Terrorism-related bomb attacks on civilian population have increased dramatically over the last decade. Craniocerebral injuries secondary to improvised explosive devices have not been widely reported in the context of unarmored civilians. This series intends to report the spectrum of these injuries secondary to suicidal and implanted bombs as encountered at the Aga Khan University Hospital, Pakistan (AKUH). Further, a few pertinent management guidelines have also been discussed.Methods:
The hospital database and clinical coding during a 5-year period were examined for head injuries secondary to terrorism-associated blasts. In addition to patient demographics, data analysis for our series included initial Glasgow Coma Scale, presenting neurological complaints, associated non-neurological injuries, management (conservative or operative) to associated complications, and discharge neurological status.Results:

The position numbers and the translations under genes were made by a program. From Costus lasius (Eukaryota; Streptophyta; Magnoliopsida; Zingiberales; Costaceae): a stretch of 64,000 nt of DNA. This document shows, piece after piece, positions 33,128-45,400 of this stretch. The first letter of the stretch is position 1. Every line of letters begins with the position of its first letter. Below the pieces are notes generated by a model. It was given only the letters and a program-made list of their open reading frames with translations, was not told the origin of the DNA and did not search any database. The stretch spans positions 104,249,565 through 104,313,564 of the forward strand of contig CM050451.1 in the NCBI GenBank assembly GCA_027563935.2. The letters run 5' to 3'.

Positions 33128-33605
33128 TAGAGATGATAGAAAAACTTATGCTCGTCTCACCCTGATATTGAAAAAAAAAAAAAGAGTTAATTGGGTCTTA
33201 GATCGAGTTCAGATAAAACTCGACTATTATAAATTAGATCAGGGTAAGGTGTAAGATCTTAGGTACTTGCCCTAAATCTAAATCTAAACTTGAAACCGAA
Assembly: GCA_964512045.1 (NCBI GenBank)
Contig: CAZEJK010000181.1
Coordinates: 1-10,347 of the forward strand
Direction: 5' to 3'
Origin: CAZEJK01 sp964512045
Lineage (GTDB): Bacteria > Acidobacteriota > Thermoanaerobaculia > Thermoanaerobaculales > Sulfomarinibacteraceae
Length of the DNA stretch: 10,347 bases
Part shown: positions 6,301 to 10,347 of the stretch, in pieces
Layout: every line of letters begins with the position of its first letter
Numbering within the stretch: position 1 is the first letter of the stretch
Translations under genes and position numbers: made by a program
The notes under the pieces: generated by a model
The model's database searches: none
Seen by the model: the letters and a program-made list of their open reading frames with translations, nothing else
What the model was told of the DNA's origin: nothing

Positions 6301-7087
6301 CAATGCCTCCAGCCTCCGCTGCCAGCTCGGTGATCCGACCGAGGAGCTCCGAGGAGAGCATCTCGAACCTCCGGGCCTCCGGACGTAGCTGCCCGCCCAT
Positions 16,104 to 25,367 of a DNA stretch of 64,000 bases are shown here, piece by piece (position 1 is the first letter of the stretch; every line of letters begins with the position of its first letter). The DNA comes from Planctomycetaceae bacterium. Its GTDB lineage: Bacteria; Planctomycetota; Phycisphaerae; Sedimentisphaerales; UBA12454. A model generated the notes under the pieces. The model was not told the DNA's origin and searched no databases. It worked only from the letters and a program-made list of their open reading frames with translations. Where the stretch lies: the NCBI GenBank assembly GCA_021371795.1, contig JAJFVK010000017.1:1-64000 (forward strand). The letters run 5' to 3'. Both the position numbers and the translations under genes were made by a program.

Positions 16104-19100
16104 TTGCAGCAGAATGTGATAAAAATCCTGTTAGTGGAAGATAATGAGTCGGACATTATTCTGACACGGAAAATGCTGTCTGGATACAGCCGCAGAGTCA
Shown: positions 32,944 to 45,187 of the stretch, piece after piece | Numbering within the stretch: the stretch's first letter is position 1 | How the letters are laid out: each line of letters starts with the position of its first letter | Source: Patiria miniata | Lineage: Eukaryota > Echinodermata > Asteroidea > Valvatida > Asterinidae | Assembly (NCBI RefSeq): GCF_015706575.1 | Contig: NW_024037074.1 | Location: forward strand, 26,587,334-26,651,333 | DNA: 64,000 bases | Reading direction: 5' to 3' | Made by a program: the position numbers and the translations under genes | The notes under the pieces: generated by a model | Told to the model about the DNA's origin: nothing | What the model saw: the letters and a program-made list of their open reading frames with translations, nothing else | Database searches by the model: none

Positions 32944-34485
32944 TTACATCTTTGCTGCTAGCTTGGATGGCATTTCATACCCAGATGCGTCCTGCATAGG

A total of 16 patients were included in this series. Among them 9 were victims of suicidal blasts while 7 were exposed to implanted devices. The patients presented with diverse patterns of injury secondary to a variety of shrapnel. A follow-up record was available for 12 of the 16 patients (mean follow-up: 7.8 months), with most patients having no active complaints.Conclusion:
The results of this series show that civilian victims of suicidal and improvised bombings present with a wide range of neurological symptoms and injury patterns, which often differ from the neurological injuries incurred by military personnel in similar situations, and thereby often require individualized care.